I wanna play too!

We’re a game-playing society . . . and I’m not just talking about the psychological ones agents try to play on producers when negotiating contracts.

Everything’s more fun when it’s a game. Learning how to spell, driving long distances (punch buggy!), and even dieting.  People like to win, to finish, to reach their goal . . . in the game of life.

Games have always been used in marketing, but thanks to the video game generation, we’re in the midst of a gamification explosion.  The simple axiom is this:  Get people to play your games, and they’ll be more engaged with your product.  Impressions don’t become simple impressions any more.  They become hooks that dig deep into your customers’ subconscious.  And what’s fantastic about gamification marketing is in most cases, if the game is good, the customers have no idea that they are being reeled in deeper and deeper by the company doing the marketing.

Perfect example of a game that has deeply engaged its fans and without a doubt added to the bottom line of its industry (and is now an industry unto itself?)  Fantasy Football.

If you don’t know what Fantasy Football is, it’s a role-playing game that allows you to build your own “fantasy” football team with players from different teams, and compete against other players.  The winners are decided by the statistics from the actual football games in the NFL.

I was listening to two “dudes” talk about their upcoming draft on the subway the other day.  They were so amped up about their upcoming “season,” and they spent the entire ride from 72nd to 23rd (on a local!) talking about which players from which teams they were after.

And there’s no question in my mind that because of their fantasy football game-playing, these virtual General Managers were going to be more inclined to:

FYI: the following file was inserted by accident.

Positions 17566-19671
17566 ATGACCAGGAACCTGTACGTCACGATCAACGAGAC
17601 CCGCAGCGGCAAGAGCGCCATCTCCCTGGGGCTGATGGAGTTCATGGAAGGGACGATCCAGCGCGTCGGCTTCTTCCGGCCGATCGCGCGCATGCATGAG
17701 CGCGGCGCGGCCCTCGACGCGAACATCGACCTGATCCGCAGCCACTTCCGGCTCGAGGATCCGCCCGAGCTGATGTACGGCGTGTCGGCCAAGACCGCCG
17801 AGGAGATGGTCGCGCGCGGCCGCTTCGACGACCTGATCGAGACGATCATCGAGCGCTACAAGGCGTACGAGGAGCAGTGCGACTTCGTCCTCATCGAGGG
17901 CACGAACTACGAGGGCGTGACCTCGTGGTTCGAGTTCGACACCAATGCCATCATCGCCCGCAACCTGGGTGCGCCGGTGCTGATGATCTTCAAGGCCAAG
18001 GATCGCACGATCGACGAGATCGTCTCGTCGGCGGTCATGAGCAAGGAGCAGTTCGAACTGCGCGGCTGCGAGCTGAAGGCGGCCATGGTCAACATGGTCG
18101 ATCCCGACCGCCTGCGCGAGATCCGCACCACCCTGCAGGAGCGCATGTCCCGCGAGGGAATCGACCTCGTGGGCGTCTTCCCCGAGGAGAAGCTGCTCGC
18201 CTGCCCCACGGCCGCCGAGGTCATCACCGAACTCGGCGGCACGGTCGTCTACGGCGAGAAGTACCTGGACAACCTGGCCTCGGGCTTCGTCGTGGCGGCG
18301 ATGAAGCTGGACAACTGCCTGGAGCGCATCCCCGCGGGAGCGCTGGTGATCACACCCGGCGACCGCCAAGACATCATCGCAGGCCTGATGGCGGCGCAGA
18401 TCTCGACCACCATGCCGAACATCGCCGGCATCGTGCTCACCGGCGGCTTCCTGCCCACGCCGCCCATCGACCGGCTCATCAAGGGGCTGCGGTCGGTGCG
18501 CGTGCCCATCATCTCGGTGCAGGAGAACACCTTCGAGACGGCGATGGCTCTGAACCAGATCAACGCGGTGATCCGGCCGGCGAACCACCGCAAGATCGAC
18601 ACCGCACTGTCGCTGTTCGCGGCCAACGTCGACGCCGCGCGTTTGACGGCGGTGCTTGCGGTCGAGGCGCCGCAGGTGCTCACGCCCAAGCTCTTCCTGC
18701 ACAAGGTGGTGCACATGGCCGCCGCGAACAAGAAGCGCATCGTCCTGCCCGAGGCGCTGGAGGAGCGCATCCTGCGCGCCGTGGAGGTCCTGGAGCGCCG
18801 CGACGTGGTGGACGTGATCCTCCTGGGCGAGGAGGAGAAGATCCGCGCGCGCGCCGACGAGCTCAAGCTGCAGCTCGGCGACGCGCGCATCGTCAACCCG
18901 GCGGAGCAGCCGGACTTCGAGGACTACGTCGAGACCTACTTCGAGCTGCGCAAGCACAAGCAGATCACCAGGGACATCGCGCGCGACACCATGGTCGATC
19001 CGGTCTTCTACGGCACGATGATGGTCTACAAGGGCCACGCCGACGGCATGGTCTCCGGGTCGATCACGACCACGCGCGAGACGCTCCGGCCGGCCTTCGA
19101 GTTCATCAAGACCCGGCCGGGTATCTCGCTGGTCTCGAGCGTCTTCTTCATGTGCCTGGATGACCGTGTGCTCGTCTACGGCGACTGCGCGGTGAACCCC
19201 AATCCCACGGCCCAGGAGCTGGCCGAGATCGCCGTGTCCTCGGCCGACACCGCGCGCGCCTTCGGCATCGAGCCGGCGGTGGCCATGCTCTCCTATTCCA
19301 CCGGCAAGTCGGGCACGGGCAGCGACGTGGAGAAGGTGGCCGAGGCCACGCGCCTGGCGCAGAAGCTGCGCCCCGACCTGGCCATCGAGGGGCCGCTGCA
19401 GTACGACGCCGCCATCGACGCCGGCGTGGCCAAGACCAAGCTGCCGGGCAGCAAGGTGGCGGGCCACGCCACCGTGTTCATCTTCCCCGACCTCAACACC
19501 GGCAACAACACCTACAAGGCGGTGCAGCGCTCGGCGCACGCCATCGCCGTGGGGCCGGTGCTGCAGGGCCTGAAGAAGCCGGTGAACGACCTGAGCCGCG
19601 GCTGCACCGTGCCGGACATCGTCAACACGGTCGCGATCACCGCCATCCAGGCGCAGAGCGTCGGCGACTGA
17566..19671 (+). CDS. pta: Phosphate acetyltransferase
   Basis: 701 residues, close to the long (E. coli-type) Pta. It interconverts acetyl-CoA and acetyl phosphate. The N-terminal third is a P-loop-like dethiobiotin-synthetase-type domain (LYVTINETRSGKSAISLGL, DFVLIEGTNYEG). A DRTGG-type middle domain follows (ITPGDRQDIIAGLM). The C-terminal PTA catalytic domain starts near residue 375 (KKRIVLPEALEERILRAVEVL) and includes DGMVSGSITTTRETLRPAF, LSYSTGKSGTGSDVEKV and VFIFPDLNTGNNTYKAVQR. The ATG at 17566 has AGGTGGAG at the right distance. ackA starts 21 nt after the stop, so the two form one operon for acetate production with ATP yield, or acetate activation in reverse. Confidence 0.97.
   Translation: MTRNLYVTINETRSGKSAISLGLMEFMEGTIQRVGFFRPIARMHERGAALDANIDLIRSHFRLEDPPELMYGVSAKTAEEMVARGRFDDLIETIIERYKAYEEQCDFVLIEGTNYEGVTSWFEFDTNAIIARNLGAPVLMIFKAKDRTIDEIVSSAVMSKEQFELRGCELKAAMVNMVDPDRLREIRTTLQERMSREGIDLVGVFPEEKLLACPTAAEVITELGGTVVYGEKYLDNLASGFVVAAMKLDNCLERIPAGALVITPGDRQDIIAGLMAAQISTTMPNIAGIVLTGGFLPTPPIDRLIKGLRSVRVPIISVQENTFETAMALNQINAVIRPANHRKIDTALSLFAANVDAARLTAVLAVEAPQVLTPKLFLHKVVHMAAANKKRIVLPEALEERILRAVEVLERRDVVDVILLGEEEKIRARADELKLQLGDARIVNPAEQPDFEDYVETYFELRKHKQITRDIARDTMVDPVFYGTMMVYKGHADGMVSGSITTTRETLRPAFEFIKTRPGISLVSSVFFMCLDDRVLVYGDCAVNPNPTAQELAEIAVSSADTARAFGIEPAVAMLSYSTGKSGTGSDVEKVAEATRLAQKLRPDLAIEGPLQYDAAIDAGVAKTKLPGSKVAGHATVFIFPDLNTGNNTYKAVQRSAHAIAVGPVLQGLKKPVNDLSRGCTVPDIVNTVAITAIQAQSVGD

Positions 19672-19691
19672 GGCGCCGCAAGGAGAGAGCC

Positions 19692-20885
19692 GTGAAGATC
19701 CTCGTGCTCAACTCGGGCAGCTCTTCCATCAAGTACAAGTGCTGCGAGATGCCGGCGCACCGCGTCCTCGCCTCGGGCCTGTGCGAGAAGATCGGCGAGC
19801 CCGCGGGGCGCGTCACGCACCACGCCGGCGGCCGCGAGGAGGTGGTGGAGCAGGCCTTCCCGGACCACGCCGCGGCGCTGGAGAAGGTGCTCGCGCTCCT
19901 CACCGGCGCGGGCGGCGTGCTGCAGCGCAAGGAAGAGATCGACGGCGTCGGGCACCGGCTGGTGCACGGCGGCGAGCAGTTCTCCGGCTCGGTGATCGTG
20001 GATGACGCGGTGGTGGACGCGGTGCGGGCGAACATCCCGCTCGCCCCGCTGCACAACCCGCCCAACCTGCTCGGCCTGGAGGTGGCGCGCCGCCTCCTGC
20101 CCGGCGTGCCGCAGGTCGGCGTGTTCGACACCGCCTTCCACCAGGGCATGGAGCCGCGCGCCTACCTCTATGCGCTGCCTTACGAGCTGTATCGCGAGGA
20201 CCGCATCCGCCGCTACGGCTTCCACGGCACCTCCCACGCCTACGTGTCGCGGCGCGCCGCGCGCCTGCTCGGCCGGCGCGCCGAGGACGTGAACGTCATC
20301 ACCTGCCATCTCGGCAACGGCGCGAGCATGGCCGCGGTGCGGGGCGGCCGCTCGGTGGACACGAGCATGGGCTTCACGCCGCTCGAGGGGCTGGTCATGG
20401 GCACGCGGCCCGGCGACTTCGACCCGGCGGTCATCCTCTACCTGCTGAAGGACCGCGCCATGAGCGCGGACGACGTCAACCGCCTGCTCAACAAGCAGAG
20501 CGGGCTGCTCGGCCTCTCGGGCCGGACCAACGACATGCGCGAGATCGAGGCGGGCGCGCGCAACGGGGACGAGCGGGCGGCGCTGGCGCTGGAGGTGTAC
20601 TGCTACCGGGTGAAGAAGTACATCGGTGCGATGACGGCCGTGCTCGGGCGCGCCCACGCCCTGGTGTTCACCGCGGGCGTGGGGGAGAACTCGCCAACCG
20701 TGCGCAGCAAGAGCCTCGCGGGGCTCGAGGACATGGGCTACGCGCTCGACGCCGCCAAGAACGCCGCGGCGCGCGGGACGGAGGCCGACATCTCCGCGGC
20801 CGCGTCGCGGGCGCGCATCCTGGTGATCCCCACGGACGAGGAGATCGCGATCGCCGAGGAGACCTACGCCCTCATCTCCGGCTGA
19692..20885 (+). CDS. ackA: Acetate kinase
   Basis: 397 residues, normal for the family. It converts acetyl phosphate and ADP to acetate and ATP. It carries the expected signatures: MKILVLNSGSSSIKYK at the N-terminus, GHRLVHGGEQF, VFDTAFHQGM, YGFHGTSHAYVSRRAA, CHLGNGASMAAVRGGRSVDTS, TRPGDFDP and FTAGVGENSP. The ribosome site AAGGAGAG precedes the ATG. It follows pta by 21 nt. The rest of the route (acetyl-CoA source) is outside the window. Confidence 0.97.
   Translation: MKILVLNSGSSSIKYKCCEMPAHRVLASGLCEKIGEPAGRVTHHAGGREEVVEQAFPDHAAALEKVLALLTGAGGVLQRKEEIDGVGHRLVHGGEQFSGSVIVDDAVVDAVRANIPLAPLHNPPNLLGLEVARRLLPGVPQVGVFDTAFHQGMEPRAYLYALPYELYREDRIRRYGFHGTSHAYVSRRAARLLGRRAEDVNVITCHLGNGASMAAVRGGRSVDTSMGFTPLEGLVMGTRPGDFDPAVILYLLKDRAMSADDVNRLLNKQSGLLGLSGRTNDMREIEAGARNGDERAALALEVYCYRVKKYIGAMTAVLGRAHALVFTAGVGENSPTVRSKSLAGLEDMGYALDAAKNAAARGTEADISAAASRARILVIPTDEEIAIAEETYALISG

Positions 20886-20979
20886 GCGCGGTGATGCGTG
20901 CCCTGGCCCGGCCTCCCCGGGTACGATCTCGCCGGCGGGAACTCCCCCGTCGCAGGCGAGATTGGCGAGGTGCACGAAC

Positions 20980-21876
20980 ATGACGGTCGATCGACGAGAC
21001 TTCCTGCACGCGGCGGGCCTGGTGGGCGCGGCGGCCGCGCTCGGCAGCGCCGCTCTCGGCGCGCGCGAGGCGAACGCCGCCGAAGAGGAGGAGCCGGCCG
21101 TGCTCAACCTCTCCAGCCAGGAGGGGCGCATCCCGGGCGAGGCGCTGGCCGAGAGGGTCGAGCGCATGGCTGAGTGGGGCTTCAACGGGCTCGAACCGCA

• Watch NFL games on television
  • Purchase tickets to see an NFL game live
  • Buy merch (guess which players’ jerseys they’d want)
  • And more

And they had no idea.  Because they were in the game zone.

And that’s when I got supes-jealous.

You see, there’s Fantasy Football, and Fantasy Baseball.  Basketball too. And yep, even Fantasy Golf.

And oh wait, there’s even Fantasy Bowling!

So where’s Fantasy Broadway?  Come one, someone, figure out how we’d do this.

Ok, truth . . . I’ve always dreamed about starting a league myself . . . but have stumbled over how it’d be modified for our unique season.  The guys at the Crazytown blog threw out an idea a couple of years ago (in which they actually referenced my board game) and they seem to be close.  And BroadwaySpotted has done something like it as well.

But it has yet to roll out in a big time official way.

And I want to play.  Don’t you?  Fantasy Broadway.  Sounds so much fun. And you and I and thousands of theater fans could spend their subway rides talking about how you wanted Patti LuPone for your show but your buddy got her first.

And then you and I and those thousands of theater fans engrossed in the game would be more inclined to, yep, you guessed it:

  • Watch video content of Broadway shows
  • Purchase tickets to see a Broadway show